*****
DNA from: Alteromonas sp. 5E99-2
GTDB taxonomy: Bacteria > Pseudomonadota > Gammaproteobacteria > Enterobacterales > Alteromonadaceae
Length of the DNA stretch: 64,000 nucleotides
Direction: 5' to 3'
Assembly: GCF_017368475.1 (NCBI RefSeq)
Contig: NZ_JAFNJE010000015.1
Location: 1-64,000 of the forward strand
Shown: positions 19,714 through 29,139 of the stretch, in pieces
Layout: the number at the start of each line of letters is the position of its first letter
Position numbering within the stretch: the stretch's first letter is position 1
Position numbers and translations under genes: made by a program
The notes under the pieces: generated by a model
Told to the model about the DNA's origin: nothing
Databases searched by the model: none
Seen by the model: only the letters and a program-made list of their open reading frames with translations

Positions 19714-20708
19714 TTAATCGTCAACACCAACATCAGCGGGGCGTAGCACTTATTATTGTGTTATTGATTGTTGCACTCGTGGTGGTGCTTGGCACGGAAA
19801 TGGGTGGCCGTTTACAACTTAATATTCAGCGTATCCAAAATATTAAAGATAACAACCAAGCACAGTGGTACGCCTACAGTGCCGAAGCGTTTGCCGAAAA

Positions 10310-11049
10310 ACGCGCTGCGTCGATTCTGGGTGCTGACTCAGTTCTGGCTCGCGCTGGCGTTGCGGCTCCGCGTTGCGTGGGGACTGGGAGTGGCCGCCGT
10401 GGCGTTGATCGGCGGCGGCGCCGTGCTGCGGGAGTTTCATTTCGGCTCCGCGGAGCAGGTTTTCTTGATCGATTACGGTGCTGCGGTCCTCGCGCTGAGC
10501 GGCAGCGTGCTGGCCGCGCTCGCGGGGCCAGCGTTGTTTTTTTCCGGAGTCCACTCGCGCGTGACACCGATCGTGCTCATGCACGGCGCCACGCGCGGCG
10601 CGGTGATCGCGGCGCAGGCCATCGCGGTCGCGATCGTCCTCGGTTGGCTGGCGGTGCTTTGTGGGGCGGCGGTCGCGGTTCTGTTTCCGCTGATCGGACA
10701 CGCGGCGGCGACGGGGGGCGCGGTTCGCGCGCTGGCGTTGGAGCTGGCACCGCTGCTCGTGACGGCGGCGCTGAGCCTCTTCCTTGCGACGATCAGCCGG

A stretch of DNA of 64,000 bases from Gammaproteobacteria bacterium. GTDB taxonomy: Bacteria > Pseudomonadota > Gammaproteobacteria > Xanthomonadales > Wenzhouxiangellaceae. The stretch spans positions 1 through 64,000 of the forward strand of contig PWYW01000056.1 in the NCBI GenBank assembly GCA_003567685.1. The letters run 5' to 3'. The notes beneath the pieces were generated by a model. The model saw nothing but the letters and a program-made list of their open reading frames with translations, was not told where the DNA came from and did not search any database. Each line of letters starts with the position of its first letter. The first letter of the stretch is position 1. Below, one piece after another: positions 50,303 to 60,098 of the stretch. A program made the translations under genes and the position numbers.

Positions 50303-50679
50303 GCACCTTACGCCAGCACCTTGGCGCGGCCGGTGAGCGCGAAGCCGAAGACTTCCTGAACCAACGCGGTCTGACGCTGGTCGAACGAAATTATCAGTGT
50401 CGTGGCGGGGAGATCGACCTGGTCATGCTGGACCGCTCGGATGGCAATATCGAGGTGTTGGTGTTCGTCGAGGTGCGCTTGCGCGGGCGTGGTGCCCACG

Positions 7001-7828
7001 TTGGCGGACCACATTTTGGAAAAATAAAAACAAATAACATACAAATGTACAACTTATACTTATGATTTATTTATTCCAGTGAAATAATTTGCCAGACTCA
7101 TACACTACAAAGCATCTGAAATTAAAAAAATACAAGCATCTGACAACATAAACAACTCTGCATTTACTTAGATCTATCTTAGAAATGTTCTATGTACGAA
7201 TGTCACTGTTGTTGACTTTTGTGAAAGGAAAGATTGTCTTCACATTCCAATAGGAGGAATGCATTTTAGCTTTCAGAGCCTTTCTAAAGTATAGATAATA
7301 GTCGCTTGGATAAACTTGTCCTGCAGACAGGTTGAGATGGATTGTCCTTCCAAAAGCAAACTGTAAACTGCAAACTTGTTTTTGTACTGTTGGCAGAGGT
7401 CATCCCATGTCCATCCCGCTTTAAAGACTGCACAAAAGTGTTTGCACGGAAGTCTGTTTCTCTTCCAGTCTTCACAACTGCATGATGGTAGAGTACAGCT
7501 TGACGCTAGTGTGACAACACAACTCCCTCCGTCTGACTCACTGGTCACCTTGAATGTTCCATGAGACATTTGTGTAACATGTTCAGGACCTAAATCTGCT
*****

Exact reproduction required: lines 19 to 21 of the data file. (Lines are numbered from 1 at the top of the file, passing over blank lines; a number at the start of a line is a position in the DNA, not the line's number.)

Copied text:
Positions 10310-11049
10310 ACGCGCTGCGTCGATTCTGGGTGCTGACTCAGTTCTGGCTCGCGCTGGCGTTGCGGCTCCGCGTTGCGTGGGGACTGGGAGTGGCCGCCGT
10401 GGCGTTGATCGGCGGCGGCGCCGTGCTGCGGGAGTTTCATTTCGGCTCCGCGGAGCAGGTTTTCTTGATCGATTACGGTGCTGCGGTCCTCGCGCTGAGC